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The Initial Teacher Education Environment in a COVID-19 World- Hope is at Hand

Published: Dec 8, 2020 5 min read

STEM learning

The closure of schools and society with the lockdown in March impacted Initial Teacher Education( ITE) in several ways.

One of which was all ITE training went online. Most trainees, unless they were already working as a training teacher on school-based routes, like many teachers, were left to work from home. 

The ability to access training courses via the STEM Science Learning Partnerships (SLPs) and National Centre for Computing Education (NCCE) Computer Hubs was well received. Our Lower Key stage 2 and early years training, as well as the bespoke sessions that were run, were attended by student teachers as well as qualified teachers.

At the start of lockdown, there was a hope that this changed society would be a couple of months and then we would go back to normal. It is now clear that the new normal is not going to be like the old normal.   ITE students were positive in their evaluation of the courses they attended suggesting:

“It provided great insight into new ways of learning and investigating. It was fantastic to share ideas with other course attendees. It has made me think of different ways to incorporate Science into everyday classwork and have specific focus at the same time” - Teaching EYFS Science

“Gaining insight to online resources which could be used to engage students and facilitate online learning” - Teaching Forces at GCSE

“All the practical ideas were great and I will certainly be using them in the classroom as soon as I can! It was great to share ideas using the shared resource area too. I will most certainly be using Explorify as a resource within the classroom too” (Teaching Lower KS2 Science).

A second change was the weekly celebration of the NHS with the resulting new term of key workers, raised the profile of teachers as the key workers, and the numbers of applicants applying to become teachers (and nurses) rose. The influx of postgraduates into teaching does seem to correlate to times when the other graduate roles are threatened, but this time I believe there was a rise in the profile of the role of the teaching profession which also played a part.

These new ITE students have entered training at a time of challenge, where practical science can now only be taught to groups a third of the size of the old normal. The equipment they use must be individually provided and cleaned afterwards and spacing and distance requirements have required new approaches from the shared group practical tasks of the past.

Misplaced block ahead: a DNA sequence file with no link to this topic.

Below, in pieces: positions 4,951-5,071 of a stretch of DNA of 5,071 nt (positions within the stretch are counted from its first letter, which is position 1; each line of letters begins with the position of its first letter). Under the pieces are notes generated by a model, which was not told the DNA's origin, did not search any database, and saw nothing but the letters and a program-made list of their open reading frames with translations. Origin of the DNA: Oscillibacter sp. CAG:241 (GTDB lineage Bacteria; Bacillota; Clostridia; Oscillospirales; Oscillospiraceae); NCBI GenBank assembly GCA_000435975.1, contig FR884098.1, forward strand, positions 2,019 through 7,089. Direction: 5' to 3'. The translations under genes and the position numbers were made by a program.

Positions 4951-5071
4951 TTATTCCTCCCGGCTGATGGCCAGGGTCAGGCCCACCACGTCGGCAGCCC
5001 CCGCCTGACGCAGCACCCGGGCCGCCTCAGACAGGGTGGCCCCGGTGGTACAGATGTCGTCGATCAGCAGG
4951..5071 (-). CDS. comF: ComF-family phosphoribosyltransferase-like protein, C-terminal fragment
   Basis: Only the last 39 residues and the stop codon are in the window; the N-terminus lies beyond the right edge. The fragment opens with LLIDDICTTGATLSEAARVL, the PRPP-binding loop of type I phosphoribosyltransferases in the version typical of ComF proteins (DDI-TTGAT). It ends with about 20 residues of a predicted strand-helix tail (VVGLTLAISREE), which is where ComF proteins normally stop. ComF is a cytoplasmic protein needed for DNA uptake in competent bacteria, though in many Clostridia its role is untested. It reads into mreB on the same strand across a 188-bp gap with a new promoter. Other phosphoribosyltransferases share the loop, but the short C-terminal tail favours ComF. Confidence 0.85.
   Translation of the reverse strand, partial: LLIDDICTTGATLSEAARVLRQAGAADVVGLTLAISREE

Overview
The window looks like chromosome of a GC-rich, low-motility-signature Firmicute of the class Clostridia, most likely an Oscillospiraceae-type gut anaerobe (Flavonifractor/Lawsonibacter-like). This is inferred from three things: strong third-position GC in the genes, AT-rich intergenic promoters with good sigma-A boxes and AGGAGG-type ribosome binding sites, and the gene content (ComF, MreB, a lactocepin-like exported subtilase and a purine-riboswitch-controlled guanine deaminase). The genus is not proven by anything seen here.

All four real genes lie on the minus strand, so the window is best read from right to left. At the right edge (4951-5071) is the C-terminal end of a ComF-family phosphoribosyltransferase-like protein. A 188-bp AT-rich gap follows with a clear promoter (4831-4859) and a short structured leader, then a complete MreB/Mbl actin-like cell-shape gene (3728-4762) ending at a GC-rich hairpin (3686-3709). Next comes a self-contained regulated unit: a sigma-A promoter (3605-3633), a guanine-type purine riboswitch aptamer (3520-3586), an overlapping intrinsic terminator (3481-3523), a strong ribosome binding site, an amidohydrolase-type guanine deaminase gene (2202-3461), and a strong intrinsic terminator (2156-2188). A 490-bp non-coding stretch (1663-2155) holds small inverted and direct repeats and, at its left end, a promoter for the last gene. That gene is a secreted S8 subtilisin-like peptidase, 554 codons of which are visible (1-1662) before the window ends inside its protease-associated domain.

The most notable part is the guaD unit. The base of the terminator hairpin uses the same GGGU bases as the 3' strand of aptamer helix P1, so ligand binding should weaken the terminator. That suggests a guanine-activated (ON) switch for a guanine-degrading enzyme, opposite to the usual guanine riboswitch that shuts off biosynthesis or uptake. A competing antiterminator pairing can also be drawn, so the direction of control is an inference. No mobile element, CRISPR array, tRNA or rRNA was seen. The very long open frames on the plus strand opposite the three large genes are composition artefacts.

Online training is the norm for 80% of the Initial teacher trainees’ time and my teaching colleagues are being creative and innovative. As they know what the students need to learn they are adapting their methods to ensure this is still achieved. However, each face to face practical session now must be repeated three times and the overall numbers are larger than they have worked with for the past few years. This means there is less time for lecturing staff. 

These students will be placed within a school in November however, twenty per cent of secondary schools and 14% of primary schools in the Kent and Medway region have had young people sent home because of COVID since September. This is a number that is increasing weekly and again challenges the training opportunities of next year’s NQTs.

So what can we do to help? We are working together with the local SLPs across the South East to provide additional sessions for student teachers. There has been planning with local higher education institutes and School-based training providers to find out what cannot be delivered in the new normal and filling these courses aim to fill these gaps. These ITE students will have their classes next year and will hopefully become part of our larger network of SLP teachers. 

This initiative is subsidized through the STEM Learning Innovation Fund, providing supported places for ITE students. This is another support mechanism for ITE students that we hope will help to ensure these new key workers will feel valued and supported as they try new approaches with young people in their first teaching placements and beyond.

The SLPs are funded through DFE and managed by STEM Learning, the UK’s leading provider of education, careers and enrichment support in science, technology, engineering and mathematics (STEM), reaching into every secondary school and post-16 institution, and over 80% of primary schools. We support over 170,000 teachers, benefiting more than two million young people every year.  We are therefore ideally placed to support trainee teachers prepare for the classroom and then provide ongoing support to them throughout their careers. 

We are here to support teachers and technicians at all stages of their careers and can help you with a package of extensive, high impact science CPD tailored support. A section of our website has been created to support both trainee teachers and for ITE providers, with information that is particularly relevant to those undertaking and delivering initial teacher training.
The core components of the web page include:

  • Practical work videos with model risk assessments including core practicals and techniques
  • Shared links to appropriate external resources (such as CLEAPSS TV)
  • Classroom footage (to be used by ITE providers in their teaching- or as a reference)
  • Link to supporting the teaching standards for both primary and secondary 
  • Core resources for teaching with links to selected landing pages
  • Links to the “Early Career Pathway” for primary and secondary teachers


Dr Hellen Ward, SLP Kent and Medway
Dr Ajay Sharman, Regional Network Lead, South East